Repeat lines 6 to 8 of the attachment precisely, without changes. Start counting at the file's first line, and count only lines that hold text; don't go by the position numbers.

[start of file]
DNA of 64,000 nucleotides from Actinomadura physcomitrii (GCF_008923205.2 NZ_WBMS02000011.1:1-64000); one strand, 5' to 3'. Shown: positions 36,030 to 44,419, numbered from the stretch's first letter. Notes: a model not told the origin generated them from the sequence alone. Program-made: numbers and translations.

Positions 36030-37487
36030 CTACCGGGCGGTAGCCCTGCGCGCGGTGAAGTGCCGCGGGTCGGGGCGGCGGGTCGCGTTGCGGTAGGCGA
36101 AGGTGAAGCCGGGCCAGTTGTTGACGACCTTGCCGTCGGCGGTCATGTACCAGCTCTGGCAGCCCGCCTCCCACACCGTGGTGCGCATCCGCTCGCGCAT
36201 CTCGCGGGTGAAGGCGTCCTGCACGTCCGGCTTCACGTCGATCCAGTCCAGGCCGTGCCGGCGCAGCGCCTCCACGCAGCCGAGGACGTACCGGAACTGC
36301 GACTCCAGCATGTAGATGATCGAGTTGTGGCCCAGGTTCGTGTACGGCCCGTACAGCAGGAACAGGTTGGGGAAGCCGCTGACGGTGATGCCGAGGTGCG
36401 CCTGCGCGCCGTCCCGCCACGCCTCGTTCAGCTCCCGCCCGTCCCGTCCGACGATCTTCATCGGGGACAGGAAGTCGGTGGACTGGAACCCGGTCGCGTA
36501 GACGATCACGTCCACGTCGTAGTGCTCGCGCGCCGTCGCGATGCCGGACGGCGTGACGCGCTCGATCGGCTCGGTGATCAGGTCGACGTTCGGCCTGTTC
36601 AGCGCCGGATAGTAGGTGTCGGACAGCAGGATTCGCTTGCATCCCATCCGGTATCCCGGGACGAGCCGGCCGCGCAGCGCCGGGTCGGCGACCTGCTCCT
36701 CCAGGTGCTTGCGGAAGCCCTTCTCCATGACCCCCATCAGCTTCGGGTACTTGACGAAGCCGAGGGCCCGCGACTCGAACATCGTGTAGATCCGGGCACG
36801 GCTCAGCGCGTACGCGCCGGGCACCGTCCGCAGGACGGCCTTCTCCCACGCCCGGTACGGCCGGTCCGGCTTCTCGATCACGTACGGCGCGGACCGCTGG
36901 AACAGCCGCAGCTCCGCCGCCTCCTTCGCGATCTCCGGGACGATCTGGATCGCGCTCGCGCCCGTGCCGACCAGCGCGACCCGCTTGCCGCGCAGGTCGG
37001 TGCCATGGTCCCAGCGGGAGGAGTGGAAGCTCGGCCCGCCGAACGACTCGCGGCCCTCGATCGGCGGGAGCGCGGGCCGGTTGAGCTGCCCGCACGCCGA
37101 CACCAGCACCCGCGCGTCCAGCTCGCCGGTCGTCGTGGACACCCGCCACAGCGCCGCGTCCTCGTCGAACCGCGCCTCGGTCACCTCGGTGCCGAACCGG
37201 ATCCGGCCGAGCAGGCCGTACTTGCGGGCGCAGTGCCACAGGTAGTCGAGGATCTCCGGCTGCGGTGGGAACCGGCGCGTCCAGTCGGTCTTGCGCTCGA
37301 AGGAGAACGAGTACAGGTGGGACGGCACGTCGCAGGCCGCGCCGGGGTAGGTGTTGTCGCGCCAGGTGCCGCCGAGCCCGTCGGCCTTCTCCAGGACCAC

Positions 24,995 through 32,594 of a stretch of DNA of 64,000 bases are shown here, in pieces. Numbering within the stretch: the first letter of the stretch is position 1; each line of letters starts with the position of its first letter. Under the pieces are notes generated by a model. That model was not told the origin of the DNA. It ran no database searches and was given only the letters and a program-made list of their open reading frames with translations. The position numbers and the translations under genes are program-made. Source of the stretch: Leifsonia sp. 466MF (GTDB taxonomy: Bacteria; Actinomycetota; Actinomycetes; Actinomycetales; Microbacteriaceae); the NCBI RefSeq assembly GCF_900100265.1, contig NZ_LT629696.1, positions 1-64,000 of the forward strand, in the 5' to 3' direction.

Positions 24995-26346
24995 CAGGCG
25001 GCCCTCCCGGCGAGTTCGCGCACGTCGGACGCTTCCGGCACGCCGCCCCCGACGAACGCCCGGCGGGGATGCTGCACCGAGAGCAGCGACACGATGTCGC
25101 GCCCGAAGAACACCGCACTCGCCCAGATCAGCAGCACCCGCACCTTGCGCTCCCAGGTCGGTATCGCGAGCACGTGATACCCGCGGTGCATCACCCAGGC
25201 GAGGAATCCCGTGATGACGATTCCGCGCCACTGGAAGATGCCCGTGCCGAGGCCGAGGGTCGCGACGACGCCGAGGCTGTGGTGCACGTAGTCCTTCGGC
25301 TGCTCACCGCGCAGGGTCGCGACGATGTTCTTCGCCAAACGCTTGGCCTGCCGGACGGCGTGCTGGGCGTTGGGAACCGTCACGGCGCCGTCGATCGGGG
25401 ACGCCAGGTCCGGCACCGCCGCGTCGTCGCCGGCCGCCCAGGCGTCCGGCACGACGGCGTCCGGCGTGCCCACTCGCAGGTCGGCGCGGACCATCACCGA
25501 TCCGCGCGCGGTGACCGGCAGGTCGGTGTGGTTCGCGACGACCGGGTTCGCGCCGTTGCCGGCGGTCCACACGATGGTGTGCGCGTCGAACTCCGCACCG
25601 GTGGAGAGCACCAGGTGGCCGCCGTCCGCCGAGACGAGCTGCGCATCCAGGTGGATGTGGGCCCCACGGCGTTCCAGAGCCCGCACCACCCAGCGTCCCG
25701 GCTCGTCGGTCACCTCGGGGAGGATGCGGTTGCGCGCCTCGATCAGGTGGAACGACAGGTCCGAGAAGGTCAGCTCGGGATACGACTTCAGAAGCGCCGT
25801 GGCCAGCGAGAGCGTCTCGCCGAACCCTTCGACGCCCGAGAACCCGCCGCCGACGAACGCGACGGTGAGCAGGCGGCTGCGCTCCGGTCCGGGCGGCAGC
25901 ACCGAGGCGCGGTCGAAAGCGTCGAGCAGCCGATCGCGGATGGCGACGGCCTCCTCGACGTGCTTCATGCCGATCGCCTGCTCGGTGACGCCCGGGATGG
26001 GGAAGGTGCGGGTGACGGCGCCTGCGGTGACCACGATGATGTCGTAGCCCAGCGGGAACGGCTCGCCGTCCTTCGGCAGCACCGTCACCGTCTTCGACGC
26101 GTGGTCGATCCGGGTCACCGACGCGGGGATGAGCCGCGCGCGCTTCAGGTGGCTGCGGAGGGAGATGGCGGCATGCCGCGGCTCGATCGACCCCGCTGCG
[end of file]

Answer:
36301 GACTCCAGCATGTAGATGATCGAGTTGTGGCCCAGGTTCGTGTACGGCCCGTACAGCAGGAACAGGTTGGGGAAGCCGCTGACGGTGATGCCGAGGTGCG
36401 CCTGCGCGCCGTCCCGCCACGCCTCGTTCAGCTCCCGCCCGTCCCGTCCGACGATCTTCATCGGGGACAGGAAGTCGGTGGACTGGAACCCGGTCGCGTA
36501 GACGATCACGTCCACGTCGTAGTGCTCGCGCGCCGTCGCGATGCCGGACGGCGTGACGCGCTCGATCGGCTCGGTGATCAGGTCGACGTTCGGCCTGTTC